Speech and Auditory Memory: How Deep is Their Connection?
Mortimer Mishkin, PhD, Bethesda, MD, USA
This talk revolves around two seemingly unrelated findings. The first is the momentous discovery of the FOXP2 gene, essential for oromotor articulation, an ability that likely evolved within the hominid line in just the last 300,000 years. The second finding, less momentous but more puzzling, is that, unlike humans, monkeys seem unable to store long-term memories in audition, even though they are easily able to do so in vision and touch. Together, these two pieces of evidence suggest that speech and long-term auditory memory may be indissolubly linked. An initial test provides this suggestion with some preliminary support.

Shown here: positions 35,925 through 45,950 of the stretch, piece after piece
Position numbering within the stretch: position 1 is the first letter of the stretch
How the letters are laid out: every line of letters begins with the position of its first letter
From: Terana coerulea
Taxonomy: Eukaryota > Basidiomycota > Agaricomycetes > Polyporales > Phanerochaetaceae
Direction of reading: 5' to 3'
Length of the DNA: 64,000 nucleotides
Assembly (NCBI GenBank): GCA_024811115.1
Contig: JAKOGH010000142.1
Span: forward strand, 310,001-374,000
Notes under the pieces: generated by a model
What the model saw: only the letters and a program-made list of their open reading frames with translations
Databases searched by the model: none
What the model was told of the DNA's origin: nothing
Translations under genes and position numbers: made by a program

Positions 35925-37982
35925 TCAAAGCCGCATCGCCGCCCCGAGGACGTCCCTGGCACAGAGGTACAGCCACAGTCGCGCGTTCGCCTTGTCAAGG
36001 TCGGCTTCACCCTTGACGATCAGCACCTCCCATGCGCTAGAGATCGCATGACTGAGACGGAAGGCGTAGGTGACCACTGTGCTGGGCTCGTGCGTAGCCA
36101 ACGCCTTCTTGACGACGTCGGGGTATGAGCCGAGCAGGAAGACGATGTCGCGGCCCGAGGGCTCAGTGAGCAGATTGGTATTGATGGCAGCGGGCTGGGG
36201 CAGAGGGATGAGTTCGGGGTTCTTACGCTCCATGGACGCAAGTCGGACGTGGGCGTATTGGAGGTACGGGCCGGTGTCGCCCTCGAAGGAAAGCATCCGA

Mortimer Mishkin received an AB from Dartmouth College (1946) and an MA (1949) and PhD (1951) from McGill University (MA with D.O. Hebb; PhD with H.E. Rosvold and K.H. Pribram). In 1955, after completing postdoctoral research with both Pribram at the Institute of Living, Hartford, CT, and H.L. Teuber at Bellevue Medical Center, New York University, he joined Rosvold at NIMH, where, in 1980, he became chief of the Laboratory of Neuropsychology (LN), and, in 1994, associate director for basic research at NIMH. He relinquished both titles in 1997, remaining chief of LN’s Section on Cognitive Neuroscience, acting chief of LN, and visiting professor at University College London Institute of Child Health.